Grandstream’s GSC paging speakers are proving to be incredibly popular. The range features: built-in acoustic echo chamber for loud and clear sound, Wi-Fi for easy deployment and Bluetooth for easy pairing with a smartphone. We recently published an article on a few key verticals where the solution fits in extremely well.

Besides their use for paging, the GSC range is a great solution for playing music. There are a couple of ways that this can be achieved. For both methods, it is strongly recommended to ensure that the GSC device has been updated to the latest firmware at before beginning.


Music via Bluetooth

The GSC range can be used as a Bluetooth speaker from any other Bluetooth enabled device. By default, the Bluetooth setting on the GSC3510 and GSC3505 is turned off for security purposes. Each device that will use Bluetooth audio, will first need to be paired via a simple process.

  1. Go to GSC3510/GSC3505 Web GUI > Network Settings > Bluetooth Settings.
  2. Enable “Bluetooth Settings” and enable the option “Visible to Nearby Bluetooth Device” in order to make the GSC3510/GSC3505 visible to other devices for 2 minutes (when the 2 minutes are up you will need to reenable it to make the speaker visible again).
  3. Go to your device’s Bluetooth settings to search for visible devices. The GSC3510/GSC3505 is going to be listed within the visible devices, with the “Device Name” configured on the Web GUI.
  4. Click on the GSC3510/GSC3505 device’s name in order to pair.
  5. Once successfully paired, you can play audio on the paired device and it will play on the GSC speaker.

Bluetooth is an excellent way to play audio between devices, on a device to device basis. But what if you don’t have a Bluetooth enabled device handy? This is where we get into the depths of streaming audio via RTP!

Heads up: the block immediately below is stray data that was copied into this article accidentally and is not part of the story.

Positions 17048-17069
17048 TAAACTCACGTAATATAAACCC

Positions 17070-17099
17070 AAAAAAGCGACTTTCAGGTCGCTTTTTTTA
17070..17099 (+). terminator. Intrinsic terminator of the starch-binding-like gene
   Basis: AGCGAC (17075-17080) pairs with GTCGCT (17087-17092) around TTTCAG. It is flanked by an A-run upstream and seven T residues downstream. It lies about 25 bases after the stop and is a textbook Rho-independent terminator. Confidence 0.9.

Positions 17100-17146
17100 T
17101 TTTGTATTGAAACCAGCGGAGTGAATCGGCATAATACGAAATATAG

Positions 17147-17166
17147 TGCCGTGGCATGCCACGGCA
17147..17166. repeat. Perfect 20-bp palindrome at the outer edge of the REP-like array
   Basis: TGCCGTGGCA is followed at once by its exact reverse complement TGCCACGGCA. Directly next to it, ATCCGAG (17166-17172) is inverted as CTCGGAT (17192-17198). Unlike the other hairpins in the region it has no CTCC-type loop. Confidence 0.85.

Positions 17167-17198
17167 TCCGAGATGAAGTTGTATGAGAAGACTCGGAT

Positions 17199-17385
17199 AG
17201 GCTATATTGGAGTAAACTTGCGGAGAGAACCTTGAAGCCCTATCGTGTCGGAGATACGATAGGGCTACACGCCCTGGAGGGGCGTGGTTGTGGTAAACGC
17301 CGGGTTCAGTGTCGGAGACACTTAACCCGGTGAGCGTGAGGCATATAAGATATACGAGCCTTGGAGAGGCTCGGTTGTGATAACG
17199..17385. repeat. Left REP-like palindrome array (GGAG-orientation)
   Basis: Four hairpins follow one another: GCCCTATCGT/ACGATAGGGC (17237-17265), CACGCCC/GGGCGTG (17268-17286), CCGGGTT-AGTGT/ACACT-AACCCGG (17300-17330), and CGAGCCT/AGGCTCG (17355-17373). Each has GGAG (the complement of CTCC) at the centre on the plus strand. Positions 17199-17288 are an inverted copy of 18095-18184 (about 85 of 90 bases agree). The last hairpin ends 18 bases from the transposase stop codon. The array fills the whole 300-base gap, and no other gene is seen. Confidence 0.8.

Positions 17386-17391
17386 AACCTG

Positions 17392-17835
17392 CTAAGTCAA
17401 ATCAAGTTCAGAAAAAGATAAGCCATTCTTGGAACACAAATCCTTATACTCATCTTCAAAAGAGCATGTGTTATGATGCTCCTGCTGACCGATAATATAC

Music via streaming media

The GSC range supports listening via Multicast. This can be used to send a RTP music stream from a streaming app, that can be received by the speakers. There are a couple of ways to achieve this depending on whether you are re-broadcasting an existing internet radio station, or are playing an audio file that is local to the server. There are many applications that support streaming audio, however through reviewing online documentation and testing I have found that FFMPEG is the most effective way to achieve this. FFMPEG is a free solution that can be used to record, convert and stream audio and video. In this usage scenario, we will be focussing on the audio aspect of the tool.

FFMPEG will require a dedicated machine (whether that is a server or desktop that is always on) and knowledge of scheduling tasks within Windows to trigger it to run each day for the operating hours of the business. We won’t be covering setting scheduled tasks in this article as most system administrators will know how to facilitate this.

For both rebroadcasting an existing internet radio station and streaming via local media, the installation steps are the same.

  1. Visit and download the Windows binary to the local machine.
  2. Extract the files from the download into an accessible place on the machine.